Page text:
At this moment, the narration takes a temporary leap of about ten years, situating itself in 1938 , year of the promulgation of the fascist racial laws and of the consequent discrimination of the Jews. Because of these laws, the protagonist is expelled from the tennis club that used to frequent, the ‘ Eleonora d’Este . However, he is immediately taken to the tennis court of the « magna domus », as the Finzi-Contini house of Alberto and Micòl was called, inviting to play a group of young people, usually Jews and your age. Also related to the group is a certain Giampiero Malnate, a Milanese friend to whom Alberto feels a great admiration (at times leads to misunderstandings) and who works as a chemist in a factory in the industrial area of ​​Ferrara. All these guys spend wonderful afternoons in the enchanted and idyllic atmosphere of the garden, playing long tennis matches and delighting in the hospitality of the owners of the house.

During these mild days, the protagonist and the young Micòl have the opportunity to spend a lot of time together (often forgetting even the tennis match): they take long walks in the garden, talk and consolidate their relationship more and more, but shyness and The fear of rejection by the girl destroys the protagonist’s only opportunity to openly declare his love: the occasion in which the two are locked in the old car in the garage, away from everyone else.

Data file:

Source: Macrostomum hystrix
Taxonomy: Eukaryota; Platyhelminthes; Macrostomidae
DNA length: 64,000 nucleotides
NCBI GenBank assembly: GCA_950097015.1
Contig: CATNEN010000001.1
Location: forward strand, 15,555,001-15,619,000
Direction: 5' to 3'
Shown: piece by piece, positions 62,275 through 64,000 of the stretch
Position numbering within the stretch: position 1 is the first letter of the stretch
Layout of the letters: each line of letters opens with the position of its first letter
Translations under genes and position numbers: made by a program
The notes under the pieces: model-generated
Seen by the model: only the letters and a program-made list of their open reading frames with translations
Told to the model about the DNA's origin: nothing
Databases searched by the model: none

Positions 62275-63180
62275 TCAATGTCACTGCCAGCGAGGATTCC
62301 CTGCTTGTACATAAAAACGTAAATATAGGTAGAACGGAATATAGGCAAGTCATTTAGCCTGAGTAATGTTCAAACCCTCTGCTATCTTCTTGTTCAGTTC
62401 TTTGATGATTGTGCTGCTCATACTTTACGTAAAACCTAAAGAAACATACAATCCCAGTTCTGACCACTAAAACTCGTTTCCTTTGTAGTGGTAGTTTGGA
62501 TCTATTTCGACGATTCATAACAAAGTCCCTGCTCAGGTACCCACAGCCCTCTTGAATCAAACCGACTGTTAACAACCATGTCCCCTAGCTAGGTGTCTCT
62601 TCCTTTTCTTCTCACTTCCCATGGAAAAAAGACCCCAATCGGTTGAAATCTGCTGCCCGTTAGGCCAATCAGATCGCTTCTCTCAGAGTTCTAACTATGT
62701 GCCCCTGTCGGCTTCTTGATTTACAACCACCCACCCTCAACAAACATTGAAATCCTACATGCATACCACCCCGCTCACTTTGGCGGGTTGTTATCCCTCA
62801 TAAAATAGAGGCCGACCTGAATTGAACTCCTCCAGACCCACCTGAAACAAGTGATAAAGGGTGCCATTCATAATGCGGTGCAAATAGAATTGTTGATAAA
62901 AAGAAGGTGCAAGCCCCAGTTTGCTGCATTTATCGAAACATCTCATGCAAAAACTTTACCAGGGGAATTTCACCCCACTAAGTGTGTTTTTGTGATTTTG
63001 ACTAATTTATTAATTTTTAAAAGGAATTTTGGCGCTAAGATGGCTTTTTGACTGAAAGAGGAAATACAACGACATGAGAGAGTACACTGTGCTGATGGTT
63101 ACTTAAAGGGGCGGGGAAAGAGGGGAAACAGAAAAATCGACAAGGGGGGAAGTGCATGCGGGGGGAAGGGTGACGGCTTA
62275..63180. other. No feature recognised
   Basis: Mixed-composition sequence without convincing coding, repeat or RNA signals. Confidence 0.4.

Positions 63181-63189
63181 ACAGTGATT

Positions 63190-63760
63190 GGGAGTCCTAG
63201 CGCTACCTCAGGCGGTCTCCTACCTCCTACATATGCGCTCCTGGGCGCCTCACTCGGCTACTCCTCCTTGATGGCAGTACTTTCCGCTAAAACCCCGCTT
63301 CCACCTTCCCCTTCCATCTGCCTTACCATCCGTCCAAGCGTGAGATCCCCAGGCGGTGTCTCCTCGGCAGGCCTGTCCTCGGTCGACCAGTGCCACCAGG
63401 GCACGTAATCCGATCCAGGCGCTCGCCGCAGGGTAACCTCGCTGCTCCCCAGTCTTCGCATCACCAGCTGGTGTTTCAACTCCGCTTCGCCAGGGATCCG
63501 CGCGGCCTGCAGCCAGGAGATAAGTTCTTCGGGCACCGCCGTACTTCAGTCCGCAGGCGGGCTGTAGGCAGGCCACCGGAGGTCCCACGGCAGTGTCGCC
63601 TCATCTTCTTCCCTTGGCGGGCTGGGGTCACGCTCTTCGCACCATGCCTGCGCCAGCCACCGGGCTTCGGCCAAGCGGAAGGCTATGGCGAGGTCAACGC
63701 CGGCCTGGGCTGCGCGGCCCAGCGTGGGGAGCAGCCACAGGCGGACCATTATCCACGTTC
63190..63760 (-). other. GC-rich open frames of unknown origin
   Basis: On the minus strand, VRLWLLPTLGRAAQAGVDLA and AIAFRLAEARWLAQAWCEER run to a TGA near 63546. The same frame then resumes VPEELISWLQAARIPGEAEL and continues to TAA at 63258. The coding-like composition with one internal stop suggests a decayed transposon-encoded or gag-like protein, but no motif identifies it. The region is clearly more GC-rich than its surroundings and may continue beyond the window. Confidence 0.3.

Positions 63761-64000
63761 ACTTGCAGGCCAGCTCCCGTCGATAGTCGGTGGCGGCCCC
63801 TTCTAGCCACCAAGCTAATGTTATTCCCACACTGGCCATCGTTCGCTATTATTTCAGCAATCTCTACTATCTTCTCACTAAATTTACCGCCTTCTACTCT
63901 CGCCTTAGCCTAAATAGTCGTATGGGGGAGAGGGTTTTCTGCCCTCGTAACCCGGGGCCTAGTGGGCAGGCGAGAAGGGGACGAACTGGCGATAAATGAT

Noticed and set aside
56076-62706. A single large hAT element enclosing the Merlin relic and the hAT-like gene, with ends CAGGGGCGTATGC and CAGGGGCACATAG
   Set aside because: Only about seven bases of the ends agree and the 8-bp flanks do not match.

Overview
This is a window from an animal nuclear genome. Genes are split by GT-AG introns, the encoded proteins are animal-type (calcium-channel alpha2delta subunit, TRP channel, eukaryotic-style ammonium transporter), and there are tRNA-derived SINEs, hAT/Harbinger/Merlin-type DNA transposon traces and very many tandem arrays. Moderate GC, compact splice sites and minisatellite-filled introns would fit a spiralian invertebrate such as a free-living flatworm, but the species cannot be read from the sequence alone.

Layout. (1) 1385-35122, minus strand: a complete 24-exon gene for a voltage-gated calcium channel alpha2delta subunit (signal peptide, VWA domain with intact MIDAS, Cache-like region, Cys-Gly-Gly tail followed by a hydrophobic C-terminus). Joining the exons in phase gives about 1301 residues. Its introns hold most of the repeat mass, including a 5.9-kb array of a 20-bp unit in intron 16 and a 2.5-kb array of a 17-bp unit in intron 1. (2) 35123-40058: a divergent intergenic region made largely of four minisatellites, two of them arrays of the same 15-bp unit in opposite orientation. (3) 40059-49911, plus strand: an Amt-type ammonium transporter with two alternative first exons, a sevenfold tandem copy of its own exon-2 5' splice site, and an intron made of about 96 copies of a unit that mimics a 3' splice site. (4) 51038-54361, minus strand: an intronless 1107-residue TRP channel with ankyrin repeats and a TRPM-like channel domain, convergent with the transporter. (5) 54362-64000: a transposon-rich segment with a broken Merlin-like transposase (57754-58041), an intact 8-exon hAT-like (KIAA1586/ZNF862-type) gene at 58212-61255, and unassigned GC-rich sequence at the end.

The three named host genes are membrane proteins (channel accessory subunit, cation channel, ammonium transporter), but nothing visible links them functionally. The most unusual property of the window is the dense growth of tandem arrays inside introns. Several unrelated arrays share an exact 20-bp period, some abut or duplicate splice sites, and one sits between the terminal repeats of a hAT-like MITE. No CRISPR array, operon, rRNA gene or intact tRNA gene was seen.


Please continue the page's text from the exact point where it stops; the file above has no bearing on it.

The remorse for not having had the courage on that occasion is immediately aggravated by the sudden decision of Micòl to go to Venice to finish his thesis and to become licensed. Paralyzed by the improvised departure of his beloved, which takes place the day after the carriage episode, the protagonist continues to frequent the house Finzi-Contini, on the one hand, to be able to finish his own thesis (Professor Ermanno had put at his disposal The whole library), and on the other hand not to lose contact with Micòl (even if only through the objects and places she frequented in that house). During this period the protagonist deepens its relation with Malnate, participating actively in the halls organized in the house by Alberto.

On the occasion of the Passover , Micòl returns home and, having been warned by Alberto of “a great surprise”, the protagonist leaves the family dinner to appear in the house Finzi-Contini. Micòl receives him with his usual familiarity at the entrance: he rushes to embrace her and, overwhelmed by joy, finally kisses her. Nevertheless, Micòl rejects it, although without blaming it.